The much-anticipated Toyota GR Corolla may be set to adopt an automatic gearbox later in its life cycle – though its launch, and what form it will take are yet to be confirmed.
The hotly-anticipated 2022 Toyota GR Corolla could become the first Toyota Gazoo Racing-developed hot hatch to offer the option of an automatic transmission, according to an overseas report.
Reputable Japanese magazine Best Car claims the upcoming GR Corolla – rumoured to arrive by the end of this year – will launch with a six-speed manual transmission borrowed from the GR Yaris; but that an automatic transmission could follow two years later (suggesting mid-2024).
While Best Car says that the decision to add an automatic “is still in flux” and seemingly yet to be locked in, a two-pedal gearbox would be necessary should Toyota target the latest breed of all-wheel-drive, automatic-only hot hatches, led by the Volkswagen Golf R (though a manual is still available in the US).
However, it’s not clear what form the automatic would take, and whether it would adopt a continuously-variable (CVT) design, a traditional torque converter, or a pair of clutches.
The Golf R – along with more premium Mercedes-AMG and Audi rivals, and the front-wheel-drive Renault Megane RS and Hyundai i30 N – all use dual-clutch automatic transmissions (DCTs) with six, seven or eight speeds, however Toyota has never sold a vehicle with a dual-clutch gearbox.
While the fitment of a DCT shouldn’t be ruled out, Toyota traditionally sources transmissions for its vehicles from Japanese firm Aisin, of which the car giant owns 24.8 per cent – and this company is yet to produce a twin-clutch transmission for any global manufacturer.
As a result, it’s more likely one of Aisin’s torque converter automatic gearboxes will be used, possibly the eight-speed unit used in larger, front-wheel-drive Toyota vehicles – as well as the BMW M135i xDrive hot hatch, in which it’s bolted to a turbo-petrol engine and all-wheel drive, much like the upcoming GR Corolla.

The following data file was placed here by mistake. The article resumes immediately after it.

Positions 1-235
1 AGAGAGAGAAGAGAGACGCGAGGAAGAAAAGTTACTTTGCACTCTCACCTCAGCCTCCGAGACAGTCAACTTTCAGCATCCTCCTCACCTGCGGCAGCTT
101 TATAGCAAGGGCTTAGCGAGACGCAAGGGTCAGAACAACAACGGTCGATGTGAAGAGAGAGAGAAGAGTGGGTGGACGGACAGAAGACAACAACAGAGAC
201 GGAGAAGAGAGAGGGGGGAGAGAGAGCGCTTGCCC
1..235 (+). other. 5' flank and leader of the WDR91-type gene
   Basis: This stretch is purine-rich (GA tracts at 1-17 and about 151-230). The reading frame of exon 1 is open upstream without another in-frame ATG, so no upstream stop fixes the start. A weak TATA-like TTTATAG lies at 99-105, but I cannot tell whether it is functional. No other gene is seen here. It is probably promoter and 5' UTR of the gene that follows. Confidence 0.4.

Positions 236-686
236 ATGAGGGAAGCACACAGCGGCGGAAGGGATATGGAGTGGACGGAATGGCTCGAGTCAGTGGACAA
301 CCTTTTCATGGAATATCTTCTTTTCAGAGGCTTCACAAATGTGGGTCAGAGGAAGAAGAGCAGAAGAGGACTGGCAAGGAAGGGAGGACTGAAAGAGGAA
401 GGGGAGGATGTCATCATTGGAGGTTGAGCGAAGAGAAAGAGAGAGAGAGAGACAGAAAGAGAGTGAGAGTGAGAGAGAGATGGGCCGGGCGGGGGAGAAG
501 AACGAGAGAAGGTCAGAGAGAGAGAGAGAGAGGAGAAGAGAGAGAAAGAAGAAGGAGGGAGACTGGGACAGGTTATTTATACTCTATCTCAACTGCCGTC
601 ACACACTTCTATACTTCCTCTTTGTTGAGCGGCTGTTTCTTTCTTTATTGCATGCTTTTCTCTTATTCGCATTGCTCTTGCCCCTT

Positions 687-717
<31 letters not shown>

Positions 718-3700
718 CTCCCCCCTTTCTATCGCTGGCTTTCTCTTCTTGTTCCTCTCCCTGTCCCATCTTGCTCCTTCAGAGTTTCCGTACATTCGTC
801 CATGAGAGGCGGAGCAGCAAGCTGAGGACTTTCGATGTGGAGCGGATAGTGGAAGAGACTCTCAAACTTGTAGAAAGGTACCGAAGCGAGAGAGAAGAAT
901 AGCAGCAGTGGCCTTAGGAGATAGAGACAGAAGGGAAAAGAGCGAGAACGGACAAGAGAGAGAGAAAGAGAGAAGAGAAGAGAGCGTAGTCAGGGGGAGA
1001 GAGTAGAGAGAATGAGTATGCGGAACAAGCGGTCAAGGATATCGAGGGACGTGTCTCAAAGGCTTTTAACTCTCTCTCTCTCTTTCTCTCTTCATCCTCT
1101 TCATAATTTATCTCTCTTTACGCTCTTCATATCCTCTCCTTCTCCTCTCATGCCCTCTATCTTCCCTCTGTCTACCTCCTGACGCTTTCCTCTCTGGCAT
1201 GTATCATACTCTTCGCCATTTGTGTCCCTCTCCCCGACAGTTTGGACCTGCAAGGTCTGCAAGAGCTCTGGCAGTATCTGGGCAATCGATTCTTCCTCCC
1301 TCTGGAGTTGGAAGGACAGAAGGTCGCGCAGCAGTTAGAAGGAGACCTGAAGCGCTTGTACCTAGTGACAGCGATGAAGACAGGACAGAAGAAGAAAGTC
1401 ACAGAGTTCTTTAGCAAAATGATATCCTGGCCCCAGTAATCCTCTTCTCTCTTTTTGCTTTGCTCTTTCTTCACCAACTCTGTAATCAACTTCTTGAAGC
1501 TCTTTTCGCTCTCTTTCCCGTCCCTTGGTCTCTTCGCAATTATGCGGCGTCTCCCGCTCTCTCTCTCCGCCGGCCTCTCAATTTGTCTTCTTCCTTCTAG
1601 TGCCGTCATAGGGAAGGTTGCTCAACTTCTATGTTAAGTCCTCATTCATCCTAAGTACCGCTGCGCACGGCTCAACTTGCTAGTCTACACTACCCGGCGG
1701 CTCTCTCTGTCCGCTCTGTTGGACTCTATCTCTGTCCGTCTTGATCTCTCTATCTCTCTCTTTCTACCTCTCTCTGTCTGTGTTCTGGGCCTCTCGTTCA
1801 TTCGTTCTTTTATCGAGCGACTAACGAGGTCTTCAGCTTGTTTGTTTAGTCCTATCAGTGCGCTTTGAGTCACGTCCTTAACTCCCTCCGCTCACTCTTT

Alternatively, Toyota could simply opt for an upgraded version of the continuously-variable transmission (CVT) in the standard Corolla hatch, which offers a physical first gear and 10 pre-programmed ‘ratios’ intended to simulate traditional gears.
Either way, the mystery automatic transmission would be bolted to the same engine and driveline as the GR Corolla’s six-speed manual: a 1.6-litre turbocharged petrol three-cylinder and a GR-Four all-wheel-drive system, with three modes sending up to 70 per cent of the power to the rear axle.
While the 1.6-litre engine is shared with the hot Yaris, the latest rumours (including Best Car) suggest the GR Corolla will increase outputs to 221kW and 370Nm, up over the 200kW/370Nm GR Yaris, and up on power (but down on torque) versus the recently-revealed 200kW/390Nm GRMN Yaris.
Unlike the bespoke GR Yaris, the new GR Corolla is expected to retain the standard Corolla’s basic five-door shell – though it’s expected to be 20mm wider and 10mm lower than run-of-the-mill models. The GR Yaris hatch’s Torsen limited-slip front and rear differentials are also expected.
The six-speed manual 2022 Toyota GR Corolla is expected to go on sale in overseas markets (including Japan) by the end of this year – with Australian availability yet to be announced.
Prices in Japan are rumoured to start from four million Japanese yen ($AU48,000) – on par with the smaller GR Yaris, which costs $49,500 before on-road costs in Australia.
Best Car says an automatic transmission may not arrive until 2024 – around the time that the next-generation Toyota Corolla is expected to go on sale (using the life cycles of past Corollas as a guide), suggesting the two-pedal GR Corolla may only be on sale for a few months before it’s replaced by a brand-new model.
Alex Misoyannis has been writing about cars since 2017, when he started his own website, Redline. He contributed for Drive in 2018, before joining CarAdvice in 2019, becoming a regular contributing journalist within the news team in 2020. Cars have played a central role throughout Alex’s life, from flicking through car magazines as a young age, to growing up around performance vehicles in a car-loving family.